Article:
For Barnhart, power plant work is considered perfect work for the company, Teague says. "It's a key part of our business and always has been. It's something that we really put a lot of effort into going after and we've put in a lot of effort to gain experience in this sector. We've put in a lot of time getting up to speed understanding the power market and its requirements. From standard day crane type rental project to major component replacement, we do it all within this sector. We can use almost every tool we have in this type of work. So what we love about the power industry is not only is it good clean solid work, but it allows us the lessons learned we gained form this sector, we can apply to other industries."
For us it's a perfect work, there's almost no area, whether it's lifting, hauling or installing these components, we are able to mold our capabilities to the need."
Bennett Motor Express recently completed several super load moves from Tioga Marine Terminal in Philadelphia to a power plant in Hunlock, PA. The project involved the use of two 19-axle trailers to transport two 186,000 pound generators, and two 13-axle perimeter frame trailers to move two 120,000 pound turbine bases, as well as 15 other oversize loads on step-deck and double drop trailers.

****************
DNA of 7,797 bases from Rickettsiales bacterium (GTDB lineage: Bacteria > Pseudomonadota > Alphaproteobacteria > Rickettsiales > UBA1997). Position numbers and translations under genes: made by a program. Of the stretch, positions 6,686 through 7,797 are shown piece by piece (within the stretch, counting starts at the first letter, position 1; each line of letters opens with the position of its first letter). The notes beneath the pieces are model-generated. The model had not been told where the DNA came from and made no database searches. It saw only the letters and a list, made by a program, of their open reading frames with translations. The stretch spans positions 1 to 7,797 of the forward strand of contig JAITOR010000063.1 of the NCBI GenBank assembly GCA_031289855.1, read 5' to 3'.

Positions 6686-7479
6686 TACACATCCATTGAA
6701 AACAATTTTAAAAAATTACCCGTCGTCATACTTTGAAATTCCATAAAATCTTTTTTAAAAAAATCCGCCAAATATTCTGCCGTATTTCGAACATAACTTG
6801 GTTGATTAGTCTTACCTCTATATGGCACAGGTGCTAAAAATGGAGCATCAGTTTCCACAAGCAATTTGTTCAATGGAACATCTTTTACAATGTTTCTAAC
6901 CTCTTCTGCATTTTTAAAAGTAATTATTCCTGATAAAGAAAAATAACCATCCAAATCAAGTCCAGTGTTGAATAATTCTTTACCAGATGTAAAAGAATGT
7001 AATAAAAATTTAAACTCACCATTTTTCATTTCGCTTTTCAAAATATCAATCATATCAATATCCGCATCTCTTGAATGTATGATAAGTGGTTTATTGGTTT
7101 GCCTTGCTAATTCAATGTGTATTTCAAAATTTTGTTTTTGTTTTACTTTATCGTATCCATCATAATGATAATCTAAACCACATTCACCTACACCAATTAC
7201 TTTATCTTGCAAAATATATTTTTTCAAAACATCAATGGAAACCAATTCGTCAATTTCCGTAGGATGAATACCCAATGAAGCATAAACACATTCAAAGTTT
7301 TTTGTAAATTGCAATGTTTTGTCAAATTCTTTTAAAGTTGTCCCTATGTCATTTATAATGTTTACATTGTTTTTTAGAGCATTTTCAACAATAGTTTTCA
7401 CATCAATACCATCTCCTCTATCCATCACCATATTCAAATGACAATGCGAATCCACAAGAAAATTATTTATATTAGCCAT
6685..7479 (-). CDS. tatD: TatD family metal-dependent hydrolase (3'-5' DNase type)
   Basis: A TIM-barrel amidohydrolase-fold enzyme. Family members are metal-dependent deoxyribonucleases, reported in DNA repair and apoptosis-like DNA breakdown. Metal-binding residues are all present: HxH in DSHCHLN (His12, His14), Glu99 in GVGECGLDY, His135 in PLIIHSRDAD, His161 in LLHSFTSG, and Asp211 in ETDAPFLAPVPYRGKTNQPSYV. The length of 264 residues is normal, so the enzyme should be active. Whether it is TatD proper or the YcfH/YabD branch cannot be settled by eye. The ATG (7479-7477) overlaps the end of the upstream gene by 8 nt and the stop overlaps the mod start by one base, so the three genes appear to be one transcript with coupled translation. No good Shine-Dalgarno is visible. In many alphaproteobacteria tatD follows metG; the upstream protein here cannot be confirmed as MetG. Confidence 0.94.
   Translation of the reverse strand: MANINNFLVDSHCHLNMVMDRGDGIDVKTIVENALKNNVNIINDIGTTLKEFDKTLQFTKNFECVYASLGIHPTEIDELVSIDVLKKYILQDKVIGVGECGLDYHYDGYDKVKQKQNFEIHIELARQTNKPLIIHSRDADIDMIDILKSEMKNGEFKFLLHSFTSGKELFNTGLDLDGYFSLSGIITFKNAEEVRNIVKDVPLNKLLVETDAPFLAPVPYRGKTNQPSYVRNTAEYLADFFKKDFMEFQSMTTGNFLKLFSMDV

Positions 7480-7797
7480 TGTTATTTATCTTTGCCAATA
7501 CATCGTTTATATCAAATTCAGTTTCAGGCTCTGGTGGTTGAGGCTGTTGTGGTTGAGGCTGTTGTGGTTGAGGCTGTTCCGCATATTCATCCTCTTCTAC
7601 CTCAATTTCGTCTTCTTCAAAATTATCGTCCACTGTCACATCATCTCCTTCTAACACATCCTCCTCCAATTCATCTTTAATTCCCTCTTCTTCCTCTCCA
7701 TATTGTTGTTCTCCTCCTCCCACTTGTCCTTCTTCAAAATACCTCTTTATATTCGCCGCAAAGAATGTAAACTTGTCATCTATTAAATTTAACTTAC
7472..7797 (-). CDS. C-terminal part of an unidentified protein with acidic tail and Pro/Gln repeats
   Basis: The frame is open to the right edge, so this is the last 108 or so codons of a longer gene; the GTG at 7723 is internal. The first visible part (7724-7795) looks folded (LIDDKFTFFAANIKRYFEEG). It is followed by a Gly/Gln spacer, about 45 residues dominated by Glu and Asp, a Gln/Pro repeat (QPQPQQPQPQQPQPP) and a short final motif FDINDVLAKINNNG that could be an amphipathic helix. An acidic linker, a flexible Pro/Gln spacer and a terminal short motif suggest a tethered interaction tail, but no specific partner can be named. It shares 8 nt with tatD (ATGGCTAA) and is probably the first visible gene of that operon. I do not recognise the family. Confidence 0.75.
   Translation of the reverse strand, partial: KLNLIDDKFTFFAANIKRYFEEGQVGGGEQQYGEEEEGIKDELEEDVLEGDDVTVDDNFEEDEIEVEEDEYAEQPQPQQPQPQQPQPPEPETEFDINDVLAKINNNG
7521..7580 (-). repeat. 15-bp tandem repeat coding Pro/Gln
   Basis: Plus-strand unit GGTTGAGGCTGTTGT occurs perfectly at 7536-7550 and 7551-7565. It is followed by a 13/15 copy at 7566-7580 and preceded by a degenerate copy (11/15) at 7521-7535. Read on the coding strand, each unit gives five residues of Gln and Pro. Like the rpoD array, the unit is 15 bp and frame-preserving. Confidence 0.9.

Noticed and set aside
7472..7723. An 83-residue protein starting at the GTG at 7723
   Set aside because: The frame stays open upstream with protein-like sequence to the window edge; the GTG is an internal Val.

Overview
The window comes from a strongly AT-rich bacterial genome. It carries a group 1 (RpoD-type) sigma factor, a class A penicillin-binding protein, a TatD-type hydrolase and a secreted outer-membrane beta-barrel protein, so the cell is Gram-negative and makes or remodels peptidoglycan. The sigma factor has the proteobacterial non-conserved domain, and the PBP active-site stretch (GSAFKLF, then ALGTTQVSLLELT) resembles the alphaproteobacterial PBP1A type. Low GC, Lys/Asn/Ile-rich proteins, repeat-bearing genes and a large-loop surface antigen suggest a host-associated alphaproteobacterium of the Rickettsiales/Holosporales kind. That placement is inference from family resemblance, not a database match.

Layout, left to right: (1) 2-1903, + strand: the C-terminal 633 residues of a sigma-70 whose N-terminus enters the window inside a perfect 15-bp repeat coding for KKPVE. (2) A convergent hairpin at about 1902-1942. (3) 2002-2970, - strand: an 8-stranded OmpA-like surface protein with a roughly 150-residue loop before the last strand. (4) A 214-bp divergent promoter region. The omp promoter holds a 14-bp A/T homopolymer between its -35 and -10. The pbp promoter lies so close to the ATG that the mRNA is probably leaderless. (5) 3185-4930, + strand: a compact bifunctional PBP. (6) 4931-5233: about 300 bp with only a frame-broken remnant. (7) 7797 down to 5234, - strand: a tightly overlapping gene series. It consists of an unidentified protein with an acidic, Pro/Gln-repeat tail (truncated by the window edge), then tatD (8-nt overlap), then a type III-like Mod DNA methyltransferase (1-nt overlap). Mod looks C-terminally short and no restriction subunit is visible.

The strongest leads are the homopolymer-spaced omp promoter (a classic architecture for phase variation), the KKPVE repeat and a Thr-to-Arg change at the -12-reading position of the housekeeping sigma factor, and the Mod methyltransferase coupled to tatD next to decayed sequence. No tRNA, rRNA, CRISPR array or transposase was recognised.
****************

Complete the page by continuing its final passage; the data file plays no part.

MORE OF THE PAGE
Jerry Connor, director of operations for Bennett's northeast heavy haul division, says that energy has been a huge focus for his company. "Much of the East Coast electric grid needs to be rebuilt," he says. "There's going to be a lot of transformer replacement and power plant work over the next few years." Connor says that many regions are genuinely worried about some sort of catastrophic power outage, and this may be fueling refurbishing and expansion projects. "There are some flaws in the electrical grid that need attention."
Nuclear power plant construction will be on the horizon in the coming years with several new plants already approved by the federal government, Connor says. "There hasn't been a new nuclear power plant built in the U.S. in about 50 years," he says. "The first new plants are planned in South Carolina and Georgia."
Power plant work can involve a range of energy sources, including electrical, solar, wind, coal and hydropower. "I think the whole country is focused on energy right now," Connor explains. "Much of the work is power plant refurbishing and expansion."
While this type of work is lucrative, it's also quite difficult. The recent heavy haul job in PA involved a very circuitous route, with tight turns and low wires travelling through small towns. "The two 19-axle rigs were each grossing almost 400,000pounds at 230 feet long and 15 feet wide, and the turbine bases were 16 feet high loaded out," he says. "At that size and weight you can't just go right down the interstate. What would be a 100 mile trip by car was almost 300 miles on the permitted routes. Our trucks had to wind over the hills and through the dells. It was very slow going." The haul required two civilian escorts and two police escorts.
In the western US, power plant work has been constant. Bigge Crane & Rigging provides power plant clients with turnkey services, hauling transformers and other equipment, as well as using its crane fleet to place heavy components.
Lampson International has specialized in power plant work for decades. Currently the company has work on the books at power plants throughout the US including Colorado, Wyoming, Missouri and Kentucky, with several jobs ongoing in Colorado and Wyoming.